After a weekend of typical holiday excess – champagne, cherry wine, black sausage, breakfasts that last an hour and many local beers – we woke on the Monday morning to a sunny scene below. We needed provisions. And it was also time for a run. I’ve said it before and I’ll say it again. There is something very noble about running on holiday. So, nobly, we donned our running gear and headed out.

When I say out, I mean down. Because there was no other way to go. The road led down, the village was down, the German deli was down, the park was down. We had no choice. As we ran, breakfast smells wafted into the streets from small pensions. It was the smell of that special ham, a smell to die for.

“We need to get some of that stuff,” I said to Martín as we rolled down the hill. We went past the little supermarket and into a park.

“OK, once round the park and then we go get breakfast.” I don’t know why I didn’t think about how we were DSC_0808getting back.

I felt like one of those geek runners in the shop: trainers, running leggings, headband. The old locals looked at us funny. But I didn’t care. I needed a packet of that smoky ham, a round of that wonderful dark brown bread with sesame and pumpkin seeds, some of that wonderfully heavy hard cheese.

Martín loaded up the backpack and took care of that. We stepped out into the street. And then I remembered. The way back wasn’t back. It was up.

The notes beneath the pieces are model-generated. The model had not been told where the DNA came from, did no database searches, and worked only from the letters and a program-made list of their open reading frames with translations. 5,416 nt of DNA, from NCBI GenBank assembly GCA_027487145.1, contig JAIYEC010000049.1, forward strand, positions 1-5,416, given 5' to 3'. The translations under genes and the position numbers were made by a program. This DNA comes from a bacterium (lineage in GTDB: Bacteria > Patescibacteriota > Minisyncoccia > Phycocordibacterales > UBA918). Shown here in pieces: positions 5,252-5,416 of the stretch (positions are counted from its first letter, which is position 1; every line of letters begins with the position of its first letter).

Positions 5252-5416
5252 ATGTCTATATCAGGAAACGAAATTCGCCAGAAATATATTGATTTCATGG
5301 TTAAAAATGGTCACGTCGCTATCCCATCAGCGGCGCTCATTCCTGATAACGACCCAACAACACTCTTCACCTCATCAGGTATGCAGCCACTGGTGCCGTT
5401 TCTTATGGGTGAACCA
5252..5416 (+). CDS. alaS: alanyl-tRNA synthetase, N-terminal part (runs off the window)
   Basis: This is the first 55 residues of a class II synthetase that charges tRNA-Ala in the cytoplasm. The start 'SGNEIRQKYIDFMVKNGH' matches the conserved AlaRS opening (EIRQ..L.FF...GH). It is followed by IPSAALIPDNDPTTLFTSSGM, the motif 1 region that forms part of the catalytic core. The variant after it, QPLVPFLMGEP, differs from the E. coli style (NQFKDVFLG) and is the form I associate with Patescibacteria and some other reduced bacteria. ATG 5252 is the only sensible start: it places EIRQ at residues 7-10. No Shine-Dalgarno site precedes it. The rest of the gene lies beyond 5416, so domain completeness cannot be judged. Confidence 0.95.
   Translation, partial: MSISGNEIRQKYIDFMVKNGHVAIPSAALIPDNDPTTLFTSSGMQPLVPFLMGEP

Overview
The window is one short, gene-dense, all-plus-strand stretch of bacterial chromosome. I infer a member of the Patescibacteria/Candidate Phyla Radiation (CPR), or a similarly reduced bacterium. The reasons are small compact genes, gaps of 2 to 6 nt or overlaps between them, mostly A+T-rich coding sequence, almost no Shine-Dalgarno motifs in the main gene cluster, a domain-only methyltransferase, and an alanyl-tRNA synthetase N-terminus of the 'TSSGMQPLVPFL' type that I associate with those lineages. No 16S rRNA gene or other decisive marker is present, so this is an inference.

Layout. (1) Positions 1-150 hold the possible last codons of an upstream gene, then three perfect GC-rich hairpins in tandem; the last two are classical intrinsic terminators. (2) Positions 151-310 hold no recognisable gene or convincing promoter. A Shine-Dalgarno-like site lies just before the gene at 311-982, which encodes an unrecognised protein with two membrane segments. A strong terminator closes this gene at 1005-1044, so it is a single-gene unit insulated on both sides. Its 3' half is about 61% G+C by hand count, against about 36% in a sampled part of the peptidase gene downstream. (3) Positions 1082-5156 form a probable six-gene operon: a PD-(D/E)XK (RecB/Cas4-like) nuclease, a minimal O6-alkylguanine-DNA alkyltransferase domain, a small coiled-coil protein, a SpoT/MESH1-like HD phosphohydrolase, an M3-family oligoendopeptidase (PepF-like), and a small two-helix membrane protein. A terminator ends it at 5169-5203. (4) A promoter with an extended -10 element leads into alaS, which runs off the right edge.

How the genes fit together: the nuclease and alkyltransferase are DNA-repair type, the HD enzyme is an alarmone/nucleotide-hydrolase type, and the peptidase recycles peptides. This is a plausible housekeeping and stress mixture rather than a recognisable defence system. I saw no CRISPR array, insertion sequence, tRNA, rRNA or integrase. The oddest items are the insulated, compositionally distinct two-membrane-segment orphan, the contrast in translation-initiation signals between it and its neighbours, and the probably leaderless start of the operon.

It started mildly enough. It actually felt OK going up, the opposite muscles getting a workout they had missed out on on the way down. And then the road winded further, curving upwards, steeper and scarier. I knew the last part was the worst, so I focused on Martín just ahead, the smoky ham made in heaven in his pack. Talk about donkey and carrot.

I thought I wouldn’t make it past the turning up to our little plateau above the village, but I kept going. The houses and pensions en route were still pumping out their own, edible breakfast smells, tempting me to stop and just lick the air. I didn’t. Up, up, up we went.

I stopped at the final turn. The gradient was volcano-like and my legs were now worn and jelly. Pumping my arms I attacked it walking, every step taking me closer to breakfast. The car park flattened out and the last hundred metres I ran again, sprinting to catch up with Martín.

I mean the ham. Which I did.

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This is the black sausage from the area – also to die for. I was never quick enough to get a photo of the smoky ham motivator.